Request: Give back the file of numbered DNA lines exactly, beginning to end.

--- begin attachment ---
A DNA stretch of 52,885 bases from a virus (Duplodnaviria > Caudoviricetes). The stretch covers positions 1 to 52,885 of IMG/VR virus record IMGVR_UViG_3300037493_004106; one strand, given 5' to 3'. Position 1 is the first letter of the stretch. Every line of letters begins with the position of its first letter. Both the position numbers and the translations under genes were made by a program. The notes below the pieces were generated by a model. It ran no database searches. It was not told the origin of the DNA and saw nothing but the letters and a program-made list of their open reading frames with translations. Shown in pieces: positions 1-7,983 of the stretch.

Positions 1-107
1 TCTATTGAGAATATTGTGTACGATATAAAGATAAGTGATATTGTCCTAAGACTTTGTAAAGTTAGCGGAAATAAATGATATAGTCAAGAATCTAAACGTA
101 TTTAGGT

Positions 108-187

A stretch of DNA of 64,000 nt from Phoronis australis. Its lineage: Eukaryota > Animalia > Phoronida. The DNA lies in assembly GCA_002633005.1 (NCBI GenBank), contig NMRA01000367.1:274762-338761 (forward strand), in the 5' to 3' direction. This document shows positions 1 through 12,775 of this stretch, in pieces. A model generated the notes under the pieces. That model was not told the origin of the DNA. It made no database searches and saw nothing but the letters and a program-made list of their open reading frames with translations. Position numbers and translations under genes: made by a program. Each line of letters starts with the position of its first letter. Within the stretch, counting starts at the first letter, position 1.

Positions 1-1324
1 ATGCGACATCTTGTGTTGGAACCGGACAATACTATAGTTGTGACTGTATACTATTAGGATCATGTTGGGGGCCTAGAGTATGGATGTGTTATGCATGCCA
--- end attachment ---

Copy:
A DNA stretch of 52,885 bases from a virus (Duplodnaviria > Caudoviricetes). The stretch covers positions 1 to 52,885 of IMG/VR virus record IMGVR_UViG_3300037493_004106; one strand, given 5' to 3'. Position 1 is the first letter of the stretch. Every line of letters begins with the position of its first letter. Both the position numbers and the translations under genes were made by a program. The notes below the pieces were generated by a model. It ran no database searches. It was not told the origin of the DNA and saw nothing but the letters and a program-made list of their open reading frames with translations. Shown in pieces: positions 1-7,983 of the stretch.

Positions 1-107
1 TCTATTGAGAATATTGTGTACGATATAAAGATAAGTGATATTGTCCTAAGACTTTGTAAAGTTAGCGGAAATAAATGATATAGTCAAGAATCTAAACGTA
101 TTTAGGT

Positions 108-187

A stretch of DNA of 64,000 nt from Phoronis australis. Its lineage: Eukaryota > Animalia > Phoronida. The DNA lies in assembly GCA_002633005.1 (NCBI GenBank), contig NMRA01000367.1:274762-338761 (forward strand), in the 5' to 3' direction. This document shows positions 1 through 12,775 of this stretch, in pieces. A model generated the notes under the pieces. That model was not told the origin of the DNA. It made no database searches and saw nothing but the letters and a program-made list of their open reading frames with translations. Position numbers and translations under genes: made by a program. Each line of letters starts with the position of its first letter. Within the stretch, counting starts at the first letter, position 1.

Positions 1-1324
1 ATGCGACATCTTGTGTTGGAACCGGACAATACTATAGTTGTGACTGTATACTATTAGGATCATGTTGGGGGCCTAGAGTATGGATGTGTTATGCATGCCA